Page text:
YouTube said that with a service so large — over 1.8 billion people log in on a monthly basis — there were bound to be mistakes. He said the company was looking at ways to make content that has academic and research value available to researchers in the future. “Policy updates are always complicated, especially at the beginning as teams get up to speed,” said YouTube spokesman Farshad Shadloo. “Our policies apply to all creators equally.”

Educational videos that got swept up in YouTube’s takedown include clips of Hitler’s speeches uploaded by teachers who focus on World War II. A video channel run by California State University’s Center for the Study of Hate and Extremism also disappeared from the platform but was reinstated after inquiries from the Los Angeles Times. (YouTube confirmed that the video was reinstated.)

Another video that was removed came from the channel of the SPLC, which for years has lobbied Google to take a more aggressive stance against white supremacy. The video featured a journalist interviewing prominent British historian and Holocaust denier David Irving.

“The video was likely flagged as Holocaust denial propaganda, but what it is is an exploration of those views and why they are problematic,” said Beirich, who appealed the takedown. When the video was reinstated several days later, it had a warning label that said, “The following content has been identified by the YouTube community as inappropriate or offensive to some audiences.”

The video service is also following in the footsteps of Google, which has changed its search algorithm for certain terms and is now curating content it deems to be authoritative alongside search queries.

In 2015, for example, the SPLC complained to Google that top results of searches for the term “Martin Luther King” yielded hate sites and disguised white-supremacy sites. Such sites led to the radicalization of Dylann Roof, who was convicted of a hate-filled shooting of nine African Americans at a South Carolina church, and who described his Internet-inspired conversion to white supremacy in a manifesto.

Beirich said Google employees at the time told her that no changes could be made to the search terms, but shortly after results began to change. Google declined to comment on the meeting.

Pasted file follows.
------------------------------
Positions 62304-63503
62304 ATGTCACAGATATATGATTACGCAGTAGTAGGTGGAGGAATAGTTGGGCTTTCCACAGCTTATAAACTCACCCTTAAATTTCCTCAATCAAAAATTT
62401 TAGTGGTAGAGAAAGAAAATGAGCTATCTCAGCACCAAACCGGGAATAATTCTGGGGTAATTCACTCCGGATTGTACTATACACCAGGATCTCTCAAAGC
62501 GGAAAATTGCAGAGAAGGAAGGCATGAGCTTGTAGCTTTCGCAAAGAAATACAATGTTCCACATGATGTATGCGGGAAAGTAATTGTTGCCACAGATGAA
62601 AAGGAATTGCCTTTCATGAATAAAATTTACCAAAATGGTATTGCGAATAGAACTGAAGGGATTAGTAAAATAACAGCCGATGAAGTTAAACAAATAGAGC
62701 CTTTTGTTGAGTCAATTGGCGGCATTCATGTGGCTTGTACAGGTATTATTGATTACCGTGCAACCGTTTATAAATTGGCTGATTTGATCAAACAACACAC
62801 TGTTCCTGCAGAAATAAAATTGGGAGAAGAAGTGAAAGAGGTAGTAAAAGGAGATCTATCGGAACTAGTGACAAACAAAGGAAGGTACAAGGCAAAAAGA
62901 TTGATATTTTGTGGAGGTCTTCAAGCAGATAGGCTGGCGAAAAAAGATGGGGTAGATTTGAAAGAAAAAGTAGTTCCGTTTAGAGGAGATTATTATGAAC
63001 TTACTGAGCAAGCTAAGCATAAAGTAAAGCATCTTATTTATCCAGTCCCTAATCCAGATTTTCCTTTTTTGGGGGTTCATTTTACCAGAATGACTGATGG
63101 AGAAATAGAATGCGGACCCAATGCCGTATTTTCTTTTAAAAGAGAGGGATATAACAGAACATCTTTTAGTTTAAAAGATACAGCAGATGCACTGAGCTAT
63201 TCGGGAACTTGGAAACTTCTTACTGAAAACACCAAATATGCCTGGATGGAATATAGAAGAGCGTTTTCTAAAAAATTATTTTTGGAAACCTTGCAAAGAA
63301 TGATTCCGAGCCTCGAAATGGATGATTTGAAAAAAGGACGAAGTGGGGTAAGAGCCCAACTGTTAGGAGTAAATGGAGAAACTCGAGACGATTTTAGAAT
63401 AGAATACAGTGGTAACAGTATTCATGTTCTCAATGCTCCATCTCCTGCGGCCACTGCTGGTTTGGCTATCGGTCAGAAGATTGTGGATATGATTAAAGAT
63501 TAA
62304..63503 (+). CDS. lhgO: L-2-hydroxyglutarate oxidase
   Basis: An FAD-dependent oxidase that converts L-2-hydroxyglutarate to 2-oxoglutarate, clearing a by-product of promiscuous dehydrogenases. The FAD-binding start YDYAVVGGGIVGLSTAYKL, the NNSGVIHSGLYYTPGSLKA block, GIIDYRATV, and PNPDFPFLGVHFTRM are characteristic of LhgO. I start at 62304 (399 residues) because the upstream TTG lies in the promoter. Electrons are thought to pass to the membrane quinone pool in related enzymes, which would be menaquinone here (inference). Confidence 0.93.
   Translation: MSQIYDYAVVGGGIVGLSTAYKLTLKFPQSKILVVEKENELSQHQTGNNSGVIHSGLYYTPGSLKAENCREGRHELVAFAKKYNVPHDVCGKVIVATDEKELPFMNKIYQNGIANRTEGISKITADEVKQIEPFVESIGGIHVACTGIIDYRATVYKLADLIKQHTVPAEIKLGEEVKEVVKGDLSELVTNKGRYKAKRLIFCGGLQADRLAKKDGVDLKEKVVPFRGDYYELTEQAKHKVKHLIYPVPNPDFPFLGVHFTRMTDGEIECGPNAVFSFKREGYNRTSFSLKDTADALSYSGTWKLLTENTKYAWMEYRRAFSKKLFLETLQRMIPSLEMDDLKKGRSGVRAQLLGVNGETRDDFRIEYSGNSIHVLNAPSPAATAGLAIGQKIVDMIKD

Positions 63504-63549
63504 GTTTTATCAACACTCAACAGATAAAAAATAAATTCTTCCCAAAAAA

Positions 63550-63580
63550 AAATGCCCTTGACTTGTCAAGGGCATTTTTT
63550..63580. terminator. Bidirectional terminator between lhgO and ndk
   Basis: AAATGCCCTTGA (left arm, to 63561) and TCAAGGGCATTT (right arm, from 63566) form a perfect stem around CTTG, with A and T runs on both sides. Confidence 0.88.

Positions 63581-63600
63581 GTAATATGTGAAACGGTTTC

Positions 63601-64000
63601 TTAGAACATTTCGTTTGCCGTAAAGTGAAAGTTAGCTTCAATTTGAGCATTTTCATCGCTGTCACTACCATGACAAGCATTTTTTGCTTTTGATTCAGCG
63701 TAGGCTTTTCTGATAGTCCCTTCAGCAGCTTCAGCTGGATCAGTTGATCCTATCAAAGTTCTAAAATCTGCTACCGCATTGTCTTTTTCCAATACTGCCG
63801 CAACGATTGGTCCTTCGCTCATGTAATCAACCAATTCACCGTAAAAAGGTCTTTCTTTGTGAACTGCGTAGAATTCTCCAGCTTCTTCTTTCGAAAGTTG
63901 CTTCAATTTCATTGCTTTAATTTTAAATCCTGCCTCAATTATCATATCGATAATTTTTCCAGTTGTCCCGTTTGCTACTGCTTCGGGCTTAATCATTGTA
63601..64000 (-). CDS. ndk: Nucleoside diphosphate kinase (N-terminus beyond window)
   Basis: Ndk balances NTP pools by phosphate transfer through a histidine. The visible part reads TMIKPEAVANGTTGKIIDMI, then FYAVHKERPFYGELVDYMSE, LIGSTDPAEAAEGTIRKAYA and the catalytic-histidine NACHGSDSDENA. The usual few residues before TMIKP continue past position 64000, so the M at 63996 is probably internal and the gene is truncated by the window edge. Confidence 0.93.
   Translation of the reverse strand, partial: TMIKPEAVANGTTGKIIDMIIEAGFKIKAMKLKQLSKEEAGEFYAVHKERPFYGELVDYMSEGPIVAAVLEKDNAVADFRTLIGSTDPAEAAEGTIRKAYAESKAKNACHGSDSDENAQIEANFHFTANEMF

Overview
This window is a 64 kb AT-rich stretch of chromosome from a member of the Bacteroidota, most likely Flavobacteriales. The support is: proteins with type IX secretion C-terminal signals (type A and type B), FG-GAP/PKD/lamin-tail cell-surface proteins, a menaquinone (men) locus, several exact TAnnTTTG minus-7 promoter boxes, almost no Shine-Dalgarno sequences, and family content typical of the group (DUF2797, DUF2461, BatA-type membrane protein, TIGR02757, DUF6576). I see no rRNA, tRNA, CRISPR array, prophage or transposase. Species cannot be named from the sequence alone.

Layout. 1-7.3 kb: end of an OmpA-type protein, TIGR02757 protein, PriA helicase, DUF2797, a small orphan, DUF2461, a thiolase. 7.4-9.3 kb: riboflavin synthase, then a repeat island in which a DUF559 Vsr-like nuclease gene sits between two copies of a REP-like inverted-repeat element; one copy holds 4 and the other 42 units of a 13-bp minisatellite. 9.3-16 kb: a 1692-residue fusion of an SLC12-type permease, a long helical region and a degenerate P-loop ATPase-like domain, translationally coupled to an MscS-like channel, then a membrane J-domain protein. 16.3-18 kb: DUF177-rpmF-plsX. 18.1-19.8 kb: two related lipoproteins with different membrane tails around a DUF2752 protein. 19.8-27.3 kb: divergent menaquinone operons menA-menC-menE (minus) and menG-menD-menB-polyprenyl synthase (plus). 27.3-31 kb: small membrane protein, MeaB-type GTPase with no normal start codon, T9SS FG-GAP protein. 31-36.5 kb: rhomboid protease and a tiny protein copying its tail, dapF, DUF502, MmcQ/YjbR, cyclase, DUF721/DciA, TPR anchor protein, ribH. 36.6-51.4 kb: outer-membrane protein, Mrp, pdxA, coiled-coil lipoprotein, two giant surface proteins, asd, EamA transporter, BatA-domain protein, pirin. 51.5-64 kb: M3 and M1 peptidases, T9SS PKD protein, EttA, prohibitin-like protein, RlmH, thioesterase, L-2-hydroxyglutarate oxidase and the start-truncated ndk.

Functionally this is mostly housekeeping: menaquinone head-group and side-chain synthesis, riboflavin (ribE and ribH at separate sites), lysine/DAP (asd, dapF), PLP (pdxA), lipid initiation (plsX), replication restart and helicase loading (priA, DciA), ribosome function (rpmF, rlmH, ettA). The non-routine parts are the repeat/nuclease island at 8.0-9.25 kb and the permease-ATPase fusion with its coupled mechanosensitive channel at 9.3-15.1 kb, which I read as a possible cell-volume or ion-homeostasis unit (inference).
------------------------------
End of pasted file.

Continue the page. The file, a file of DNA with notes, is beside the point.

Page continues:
Danielle Citron, a professor focusing on censorship and free expression at the University of Maryland Carey School of Law, said that educational efforts can be critical tools for countering hateful ideologies, particularly in an age of algorithms. The advocacy videos have a good shot of ending up in the same feeds as the hate videos because they use common terms, potentially reaching the users most vulnerable to radicalization.

The argument for keeping up some kinds of demeaning or derogatory speech is that “if you take it down, you lose chances to combat hate as well — you lose opportunities to try to persuade,” she said.

But the ADL’s Neufeld said that such attempts to persuade people from radicalization often fall flat. Researchers have found that many people who seek out political views online and elsewhere are looking to confirm their preferences, and experiments in turning them away from their preferences can often make them dig in further because they resist being told that they are wrong.

Critics say YouTube is contributing to the radicalization driving several massacres recently, such as the shooting at two mosques in Christchurch, New Zealand. The video-broadcasting giant began discussing changes to its hate speech policy roughly a year ago as part of a systematic effort to review policies around different topics, such as violent extremism and misinformation. But conversations about the dangers of white supremacy accelerated after the Christchurch shooting, a person familiar with the discussions said.

Beirich was surprised to learn that YouTube had been working on the new policy for a year: “If it was that long, why were there these basic errors?”